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South Carolina lawmakers push for lighted signs on ride-share vehicles after student's death

"We can’t stop a psychopath from doing something hideous, but as lawmakers, policymakers, we need to take precautions," a state representative said.
Mourners depart after funeral services for Samantha Josephson at at Congregation Beth Chaim in West Windsor, New Jersey on April 3, 2019.Ed Murray / NJ Advance Media via AP

As mourners at a New Jersey funeral on Wednesday paid their respects to the college student who was killed after she mistook a car for her Uber ride, lawmakers in South Carolina, where she died, are pushing to require ride-share vehicles to be clearly marked with illuminated signs.

Samantha Josephson, a 21-year-old University of South Carolina student from New Jersey, was killed last week. Investigators think she got into the wrong car early Friday while waiting for an Uber outside a bar in Columbia. A suspect has been arrested, and police say she apparently mistook his car for the Uber she ordered.

Nathaniel D. Rowland, 24, has been charged with murder and kidnapping. The student's body was found in a wooded area in Clarendon County on Friday afternoon. Rowland was arrested after he was pulled over in Columbia early Saturday, police have said.

Seth Josephson told mourners Wednesday that the family's "sadness will never end," NBC New York reported.

"It may wane in the future, but it will always leave a hole in the heart," he said, while reading a statement on behalf of Josephson's family. Seth Josephson is a cousin of Samantha Josephson's father.

Josephson's father, Seymour Josephson, has said he would dedicate his life to improving the safety of ride-share services.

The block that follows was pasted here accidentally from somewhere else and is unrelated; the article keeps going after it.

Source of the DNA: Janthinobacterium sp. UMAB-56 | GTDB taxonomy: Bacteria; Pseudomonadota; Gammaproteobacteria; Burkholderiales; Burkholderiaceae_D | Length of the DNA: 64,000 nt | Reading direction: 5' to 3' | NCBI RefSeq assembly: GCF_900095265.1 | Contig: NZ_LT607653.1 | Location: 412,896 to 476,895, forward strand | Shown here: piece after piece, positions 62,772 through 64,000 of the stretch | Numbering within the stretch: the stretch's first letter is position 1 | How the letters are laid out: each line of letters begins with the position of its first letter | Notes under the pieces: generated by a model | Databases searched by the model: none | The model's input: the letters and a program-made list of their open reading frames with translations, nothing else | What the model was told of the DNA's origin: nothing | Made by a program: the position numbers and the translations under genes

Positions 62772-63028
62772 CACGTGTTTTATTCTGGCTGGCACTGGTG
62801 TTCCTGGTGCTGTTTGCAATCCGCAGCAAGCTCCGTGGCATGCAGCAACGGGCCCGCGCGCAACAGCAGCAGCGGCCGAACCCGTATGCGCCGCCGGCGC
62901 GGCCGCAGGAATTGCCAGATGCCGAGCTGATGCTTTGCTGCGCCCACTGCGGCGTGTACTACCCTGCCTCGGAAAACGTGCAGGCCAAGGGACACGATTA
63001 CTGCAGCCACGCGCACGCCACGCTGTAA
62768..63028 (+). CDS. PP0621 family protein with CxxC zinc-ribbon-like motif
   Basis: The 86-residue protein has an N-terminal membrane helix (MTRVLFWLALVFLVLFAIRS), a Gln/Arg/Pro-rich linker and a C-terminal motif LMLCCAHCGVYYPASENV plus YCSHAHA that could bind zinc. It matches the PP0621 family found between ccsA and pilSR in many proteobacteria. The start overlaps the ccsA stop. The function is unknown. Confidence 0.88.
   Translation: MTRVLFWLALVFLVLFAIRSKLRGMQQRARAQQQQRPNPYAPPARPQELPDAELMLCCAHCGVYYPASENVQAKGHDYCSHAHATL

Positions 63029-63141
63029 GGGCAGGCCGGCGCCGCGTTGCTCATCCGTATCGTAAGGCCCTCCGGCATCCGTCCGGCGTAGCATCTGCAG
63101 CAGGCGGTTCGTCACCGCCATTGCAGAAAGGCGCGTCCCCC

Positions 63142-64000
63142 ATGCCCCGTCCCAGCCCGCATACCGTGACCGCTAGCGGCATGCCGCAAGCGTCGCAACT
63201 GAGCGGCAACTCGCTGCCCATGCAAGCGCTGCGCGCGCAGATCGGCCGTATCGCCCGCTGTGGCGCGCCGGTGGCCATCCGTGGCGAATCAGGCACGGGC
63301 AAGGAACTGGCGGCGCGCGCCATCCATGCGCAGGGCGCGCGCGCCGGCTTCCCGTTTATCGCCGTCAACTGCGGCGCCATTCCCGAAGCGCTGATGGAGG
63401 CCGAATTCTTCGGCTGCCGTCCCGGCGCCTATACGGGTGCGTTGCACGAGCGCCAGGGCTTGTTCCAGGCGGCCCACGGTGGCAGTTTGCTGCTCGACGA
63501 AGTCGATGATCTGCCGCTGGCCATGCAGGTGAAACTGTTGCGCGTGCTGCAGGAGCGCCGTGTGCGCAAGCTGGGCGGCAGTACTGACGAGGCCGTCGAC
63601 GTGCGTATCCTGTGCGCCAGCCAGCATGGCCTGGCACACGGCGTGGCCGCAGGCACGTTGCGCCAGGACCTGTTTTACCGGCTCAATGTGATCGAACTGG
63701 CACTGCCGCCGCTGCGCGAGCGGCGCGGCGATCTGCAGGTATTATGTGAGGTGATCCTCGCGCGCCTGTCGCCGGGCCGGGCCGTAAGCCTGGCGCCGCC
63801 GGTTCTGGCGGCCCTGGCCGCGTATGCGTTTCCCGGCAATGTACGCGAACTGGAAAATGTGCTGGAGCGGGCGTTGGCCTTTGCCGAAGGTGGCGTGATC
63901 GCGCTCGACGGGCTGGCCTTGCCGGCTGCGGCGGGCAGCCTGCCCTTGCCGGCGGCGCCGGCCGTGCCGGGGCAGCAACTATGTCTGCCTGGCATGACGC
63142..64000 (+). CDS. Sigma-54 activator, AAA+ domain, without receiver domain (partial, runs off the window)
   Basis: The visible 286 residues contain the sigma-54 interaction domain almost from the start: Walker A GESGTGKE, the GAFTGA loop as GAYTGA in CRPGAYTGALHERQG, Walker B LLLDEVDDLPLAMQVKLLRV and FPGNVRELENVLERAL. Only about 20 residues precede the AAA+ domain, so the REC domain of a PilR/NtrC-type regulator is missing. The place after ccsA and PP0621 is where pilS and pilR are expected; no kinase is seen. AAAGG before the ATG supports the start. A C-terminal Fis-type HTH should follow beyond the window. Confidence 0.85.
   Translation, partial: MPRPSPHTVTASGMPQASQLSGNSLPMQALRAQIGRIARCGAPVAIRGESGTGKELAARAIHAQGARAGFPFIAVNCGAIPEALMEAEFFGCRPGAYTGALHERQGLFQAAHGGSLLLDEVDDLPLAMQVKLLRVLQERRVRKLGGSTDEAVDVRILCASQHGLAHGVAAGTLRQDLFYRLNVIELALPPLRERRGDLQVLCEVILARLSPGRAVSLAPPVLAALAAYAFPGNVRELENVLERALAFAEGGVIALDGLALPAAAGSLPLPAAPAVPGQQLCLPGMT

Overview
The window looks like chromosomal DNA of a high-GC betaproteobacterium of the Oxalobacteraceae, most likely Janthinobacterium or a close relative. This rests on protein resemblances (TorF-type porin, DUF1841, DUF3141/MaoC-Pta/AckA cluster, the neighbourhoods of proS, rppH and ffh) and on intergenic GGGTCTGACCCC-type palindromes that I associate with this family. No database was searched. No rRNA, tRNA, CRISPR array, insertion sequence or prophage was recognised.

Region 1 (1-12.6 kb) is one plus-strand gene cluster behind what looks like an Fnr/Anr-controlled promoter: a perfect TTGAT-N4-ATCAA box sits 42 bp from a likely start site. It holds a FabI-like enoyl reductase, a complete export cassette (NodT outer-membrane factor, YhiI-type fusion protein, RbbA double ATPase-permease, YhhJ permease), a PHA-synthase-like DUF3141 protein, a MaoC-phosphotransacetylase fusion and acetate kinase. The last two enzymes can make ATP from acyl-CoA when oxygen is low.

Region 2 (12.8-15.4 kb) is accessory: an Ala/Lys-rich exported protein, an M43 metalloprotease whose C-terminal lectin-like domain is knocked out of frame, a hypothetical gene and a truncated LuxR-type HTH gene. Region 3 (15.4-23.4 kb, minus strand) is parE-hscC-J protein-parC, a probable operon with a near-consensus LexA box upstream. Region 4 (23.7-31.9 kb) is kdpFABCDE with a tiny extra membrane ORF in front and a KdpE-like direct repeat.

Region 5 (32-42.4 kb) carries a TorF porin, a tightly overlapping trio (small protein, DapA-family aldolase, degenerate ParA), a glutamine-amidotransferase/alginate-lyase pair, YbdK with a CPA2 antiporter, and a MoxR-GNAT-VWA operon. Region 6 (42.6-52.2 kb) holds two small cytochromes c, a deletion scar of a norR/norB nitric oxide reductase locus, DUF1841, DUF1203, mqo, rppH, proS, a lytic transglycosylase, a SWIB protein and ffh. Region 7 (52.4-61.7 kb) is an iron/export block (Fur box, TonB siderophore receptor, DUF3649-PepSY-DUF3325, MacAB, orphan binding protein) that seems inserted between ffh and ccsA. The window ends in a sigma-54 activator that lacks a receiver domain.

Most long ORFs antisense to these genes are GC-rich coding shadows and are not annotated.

"Samantha was by herself. She had absolutely no chance. None. The door was locked, the child safety locks were on. She had absolutely no chance," he said at a vigil in Columbia on Sunday.

In response to Josephson's death, South Carolina lawmakers have introduced a bill that would require all ride-share drivers to display an illuminated sign to clearly mark their vehicles.

"We can’t stop a psychopath from doing something hideous, but as lawmakers, policymakers, we need to take precautions to make the likelihood that something like this happen less,” said state Rep. Seth Rose, a Democrat, according to NBC affiliate WIS of Columbia.

The bill, the "Samantha L. Josephson Ridesharing Safety Act," was introduced Tuesday.

It would require that "transportation network company" vehicles display an illuminated sign that can be seen in darkness. The current law requires a sign or emblem that is reflective.

Uber and Lyft did not immediately respond to a request for comment Wednesday about the proposed changes to the law or about regulations they have regarding lighted signs.

It appears from Lyft's website that its lighted sign, called "amp" is available to higher-tier drivers in some areas. Uber also has a lighted sign called "beacon" that is described as an option, according to that company’s website.

The University of South Carolina on Monday announced a "What's My Name" campaign to help students stay safe when requesting ride-share vehicles.

Uber announced it would partner with the university to raise awareness about safety.

"Since 2017, we’ve been working with local law enforcement to educate the public about how to avoid fake rideshare drivers," Uber said in the statement. "Everyone at Uber is devastated to hear about this unspeakable crime, and our hearts are with Samantha Josephson's family and loved ones."

Uber encourages users to check the car, license plate and driver against information delivered through the app before getting in. If the information does not match, do not get in the vehicle, the company says.